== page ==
‘Amazingly, no one cares about asking the people of Bougainville about their perception if they need foreign intervention from the likes of Australia and the United States. Quite clearly, Australian fear mongering and painting a picture of a security threat on its doorstep is intended to give it a reason to get into the resource-rich island before anybody else’
The pursuit of riches has existed from the dawn of civilisation. Ancient tribes risked their lives by leaving their homes and hearths in search of riches in distant lands. It is the pursuit of wealth and its concomitant greed that led to expeditions across the world, with the more powerful of explorers subjugating vulnerable locals to increase their wealth through all sorts of means—pillaging, sacking cities, overrunning countries and killing hundreds and thousands of people. This they did with a heady mix of superior weaponry, dubious barter deals, worldly guile—and religion. The new world order post-World War II brought new ideas of equality, human rights and egalitarianism, which effectively put an end to institutionalised colonialism. But colonialism survived the onslaught of the new world order. Only the means changed. Overt became covert, hush money replaced weaponry, dubious aid replaced dubious trade and corruption took the place of good old guile.
Colonialism became a thing of the past, surviving only with a prefix like “post” as in “post-colonial” but its spirit has not only survived but continues to thrive in this so called modern age. Commentators and perceptive people term this new avatar of the old colonialism as “neo-colonialism”. It is still very much the pursuit of wealth but is pursued through new channels that are acceptable to the new world order. Such as aid, trade, investment and ideas like social and economic development, inclusiveness, capacity building and, of course, sustainability.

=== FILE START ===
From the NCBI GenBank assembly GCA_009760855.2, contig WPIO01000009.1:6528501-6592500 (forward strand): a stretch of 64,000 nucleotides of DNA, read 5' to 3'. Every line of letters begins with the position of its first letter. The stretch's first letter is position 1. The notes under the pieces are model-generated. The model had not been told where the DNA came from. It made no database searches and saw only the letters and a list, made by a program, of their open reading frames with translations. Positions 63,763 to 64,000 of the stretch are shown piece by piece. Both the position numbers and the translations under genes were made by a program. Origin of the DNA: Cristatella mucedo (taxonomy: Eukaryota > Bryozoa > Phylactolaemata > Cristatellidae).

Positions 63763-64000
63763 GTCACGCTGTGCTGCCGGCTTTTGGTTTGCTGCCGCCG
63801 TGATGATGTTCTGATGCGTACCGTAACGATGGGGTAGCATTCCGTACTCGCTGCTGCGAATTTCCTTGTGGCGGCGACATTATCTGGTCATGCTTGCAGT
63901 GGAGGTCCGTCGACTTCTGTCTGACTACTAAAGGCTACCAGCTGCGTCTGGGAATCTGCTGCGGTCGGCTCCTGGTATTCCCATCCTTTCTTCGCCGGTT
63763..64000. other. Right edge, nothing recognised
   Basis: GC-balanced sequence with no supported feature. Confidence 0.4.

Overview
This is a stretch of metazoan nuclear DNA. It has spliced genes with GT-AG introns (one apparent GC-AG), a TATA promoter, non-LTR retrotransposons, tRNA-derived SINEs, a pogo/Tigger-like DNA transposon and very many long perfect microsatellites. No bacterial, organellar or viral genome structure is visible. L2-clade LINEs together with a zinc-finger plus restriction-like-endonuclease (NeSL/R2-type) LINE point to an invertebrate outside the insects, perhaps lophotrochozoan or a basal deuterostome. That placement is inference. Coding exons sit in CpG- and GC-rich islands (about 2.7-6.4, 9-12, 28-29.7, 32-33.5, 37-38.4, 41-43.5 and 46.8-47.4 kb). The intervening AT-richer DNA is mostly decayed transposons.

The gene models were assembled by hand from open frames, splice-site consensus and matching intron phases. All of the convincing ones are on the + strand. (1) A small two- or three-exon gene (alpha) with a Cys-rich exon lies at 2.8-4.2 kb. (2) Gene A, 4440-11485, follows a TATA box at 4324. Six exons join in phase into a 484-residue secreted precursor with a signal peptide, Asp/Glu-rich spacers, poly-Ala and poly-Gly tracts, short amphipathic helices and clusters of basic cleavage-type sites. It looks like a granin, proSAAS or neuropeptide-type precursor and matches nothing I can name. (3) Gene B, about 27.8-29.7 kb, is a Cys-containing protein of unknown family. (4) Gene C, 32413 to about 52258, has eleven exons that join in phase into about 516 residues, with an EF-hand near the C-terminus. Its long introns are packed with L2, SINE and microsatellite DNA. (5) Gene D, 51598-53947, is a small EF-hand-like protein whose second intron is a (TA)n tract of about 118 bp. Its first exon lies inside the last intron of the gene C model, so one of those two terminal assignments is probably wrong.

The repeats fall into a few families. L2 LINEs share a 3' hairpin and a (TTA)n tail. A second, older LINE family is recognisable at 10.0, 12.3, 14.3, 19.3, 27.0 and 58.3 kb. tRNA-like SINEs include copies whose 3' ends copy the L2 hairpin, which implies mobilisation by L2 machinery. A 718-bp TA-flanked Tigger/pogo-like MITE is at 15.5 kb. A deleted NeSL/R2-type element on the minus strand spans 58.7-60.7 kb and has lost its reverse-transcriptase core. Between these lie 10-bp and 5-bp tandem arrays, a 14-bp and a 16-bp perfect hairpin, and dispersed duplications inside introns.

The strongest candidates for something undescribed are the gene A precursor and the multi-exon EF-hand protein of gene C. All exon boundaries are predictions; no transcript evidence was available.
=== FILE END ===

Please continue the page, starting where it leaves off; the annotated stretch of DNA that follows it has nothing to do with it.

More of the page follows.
Though the ideals look wholesomely altruistic, and many of them may be genuinely so, scratch the surface and you are more than likely to find the hidden hand of big money behind these initiatives. Just as big multinational corporate money continues to influence government policies around trade negotiations, it forces the hands of governments around geopolitical decisions as well.
And when it does that, its only guiding principle is the pursuit of wealth—it does not matter what it costs in terms of lives, limbs, property of the people concerned and their environments. The scenario is very much from what hapless people suffered in the days of colonialism. Only the means have changed.
The hand of Big Oil in the decades-long conflicts in the Middle East, and more recently, in the African continent, as well as the ongoing large scale destruction of rainforests and the habitats of countless species of wildlife, flora and not least remote human tribes in Middle and South America, South East Asia and even some Pacific Islands are only a few examples of the devastating impact of big money all over the world.
Corporate big money fuelled neo-colonialism has been a part of the Pacific, as it has been in other parts of the developing world for several decades now. The race for resources and the emergence of new populous countries as growing economic powers has seen it rearing its head in the Pacific Islands region again. This is particularly true of the better resourced part of the region—Melanesia, to be specific.